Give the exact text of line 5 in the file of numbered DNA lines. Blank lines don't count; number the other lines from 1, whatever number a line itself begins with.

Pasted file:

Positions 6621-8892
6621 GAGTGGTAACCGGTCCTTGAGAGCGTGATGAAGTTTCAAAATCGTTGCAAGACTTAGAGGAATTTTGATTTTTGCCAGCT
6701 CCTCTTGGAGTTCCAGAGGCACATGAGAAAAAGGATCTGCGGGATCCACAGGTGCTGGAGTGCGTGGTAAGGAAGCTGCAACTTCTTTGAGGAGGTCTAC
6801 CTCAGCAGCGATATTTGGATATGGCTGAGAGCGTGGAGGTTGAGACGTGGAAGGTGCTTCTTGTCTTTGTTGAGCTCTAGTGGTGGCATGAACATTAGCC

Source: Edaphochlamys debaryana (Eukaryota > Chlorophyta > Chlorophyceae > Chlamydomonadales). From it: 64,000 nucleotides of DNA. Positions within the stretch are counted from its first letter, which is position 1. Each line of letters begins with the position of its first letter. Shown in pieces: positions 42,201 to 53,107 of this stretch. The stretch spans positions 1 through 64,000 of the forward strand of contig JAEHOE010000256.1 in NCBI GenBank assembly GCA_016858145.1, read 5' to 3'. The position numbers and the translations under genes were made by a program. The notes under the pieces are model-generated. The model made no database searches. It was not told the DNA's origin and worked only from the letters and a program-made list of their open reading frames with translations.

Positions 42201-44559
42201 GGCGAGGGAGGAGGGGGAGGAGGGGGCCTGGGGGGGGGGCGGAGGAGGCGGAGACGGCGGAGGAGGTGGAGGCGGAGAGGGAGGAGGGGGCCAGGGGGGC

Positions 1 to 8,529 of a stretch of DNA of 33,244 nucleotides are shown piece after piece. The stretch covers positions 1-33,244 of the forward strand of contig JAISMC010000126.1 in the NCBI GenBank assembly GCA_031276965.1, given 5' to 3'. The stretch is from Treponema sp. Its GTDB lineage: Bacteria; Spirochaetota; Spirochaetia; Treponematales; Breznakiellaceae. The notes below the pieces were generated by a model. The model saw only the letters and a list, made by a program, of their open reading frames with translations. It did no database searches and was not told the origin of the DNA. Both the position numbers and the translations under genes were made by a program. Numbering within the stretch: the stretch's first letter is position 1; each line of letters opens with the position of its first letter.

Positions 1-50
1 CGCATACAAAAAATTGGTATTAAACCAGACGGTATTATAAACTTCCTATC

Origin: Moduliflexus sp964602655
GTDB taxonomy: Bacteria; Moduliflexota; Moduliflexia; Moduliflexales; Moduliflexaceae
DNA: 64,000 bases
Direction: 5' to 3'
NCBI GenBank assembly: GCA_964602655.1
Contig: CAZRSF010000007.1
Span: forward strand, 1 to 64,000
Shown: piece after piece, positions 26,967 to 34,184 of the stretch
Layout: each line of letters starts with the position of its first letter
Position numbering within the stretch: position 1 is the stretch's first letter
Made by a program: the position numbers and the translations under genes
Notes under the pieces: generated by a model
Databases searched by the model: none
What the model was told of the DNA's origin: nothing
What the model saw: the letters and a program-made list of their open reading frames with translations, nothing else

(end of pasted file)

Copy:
Source: Edaphochlamys debaryana (Eukaryota > Chlorophyta > Chlorophyceae > Chlamydomonadales). From it: 64,000 nucleotides of DNA. Positions within the stretch are counted from its first letter, which is position 1. Each line of letters begins with the position of its first letter. Shown in pieces: positions 42,201 to 53,107 of this stretch. The stretch spans positions 1 through 64,000 of the forward strand of contig JAEHOE010000256.1 in NCBI GenBank assembly GCA_016858145.1, read 5' to 3'. The position numbers and the translations under genes were made by a program. The notes under the pieces are model-generated. The model made no database searches. It was not told the DNA's origin and worked only from the letters and a program-made list of their open reading frames with translations.